You may think that Bond strikes out, but Cadence's surface disdain serves as only amusing foreplay.  True to the texts and the films, Bond scores.  

Many have lodged misogynist accusations against Fleming and his creation Bond.  Horrid sexist writing peppers the novels, but these passages and themes seldom undermine the lion's share of good writing.  

Fleming actually should be credited with promoting some feminist ideals intentional or not.  

Fleming dispensed with the myth of the good girl and the bad girl.  For Fleming, the good girl is simply defined as not an assassin loyal to the cause, out to kill James Bond.  Otherwise, a good girl could want and have sex and not suffer some karmic payback because of these desires.  Although Bond Girls die, these deaths are not punishments for defying Christian ethics.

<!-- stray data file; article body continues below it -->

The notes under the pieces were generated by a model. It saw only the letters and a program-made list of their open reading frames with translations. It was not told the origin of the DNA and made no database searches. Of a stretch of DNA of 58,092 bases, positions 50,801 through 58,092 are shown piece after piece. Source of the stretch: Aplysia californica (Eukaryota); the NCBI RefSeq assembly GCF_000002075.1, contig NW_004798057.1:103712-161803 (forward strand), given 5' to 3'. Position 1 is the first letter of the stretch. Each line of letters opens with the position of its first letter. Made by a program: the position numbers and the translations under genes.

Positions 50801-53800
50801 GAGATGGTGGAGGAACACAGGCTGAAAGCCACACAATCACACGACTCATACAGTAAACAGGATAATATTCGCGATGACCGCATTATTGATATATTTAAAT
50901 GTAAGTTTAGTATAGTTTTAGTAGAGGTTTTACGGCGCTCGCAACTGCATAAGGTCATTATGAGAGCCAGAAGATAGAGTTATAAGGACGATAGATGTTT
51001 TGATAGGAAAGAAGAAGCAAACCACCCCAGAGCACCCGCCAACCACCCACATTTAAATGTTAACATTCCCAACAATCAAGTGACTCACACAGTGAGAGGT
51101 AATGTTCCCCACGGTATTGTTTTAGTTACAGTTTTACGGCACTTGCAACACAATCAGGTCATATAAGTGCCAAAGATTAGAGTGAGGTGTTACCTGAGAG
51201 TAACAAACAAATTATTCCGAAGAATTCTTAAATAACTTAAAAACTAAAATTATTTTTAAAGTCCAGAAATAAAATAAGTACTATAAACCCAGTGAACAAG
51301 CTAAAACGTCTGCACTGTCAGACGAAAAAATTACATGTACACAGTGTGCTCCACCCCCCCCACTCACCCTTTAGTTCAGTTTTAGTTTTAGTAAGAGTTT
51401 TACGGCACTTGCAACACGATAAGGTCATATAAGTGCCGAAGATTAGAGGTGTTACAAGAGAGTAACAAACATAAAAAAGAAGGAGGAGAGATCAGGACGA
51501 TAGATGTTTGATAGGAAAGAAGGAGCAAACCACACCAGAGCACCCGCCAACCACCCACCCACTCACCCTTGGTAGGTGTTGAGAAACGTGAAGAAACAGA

In the case of Bond films and the newer James Bond novels, it's all in the execution.  The Bond Girl is more overt.  Bond doesn't actually need or want to be the arch-seducer.  In Warren Ellis' Eidolon, Bond merely makes the suggestion of "tension relief" and tries to get closer to Birdwhistle.  That suits the theme of the novels and the movies quite nicely.  Cadence decides to go to bed with Bond.  That also fits with the motifs in all of James Bond, new and old.

The next day, the other component of Bond's success manifests.  Juicy violence.  As Bond and Cadence make their way to LAX, two of the stupidest, unluckiest rogue CIA agents attempt to kill them.  Let's see how that went.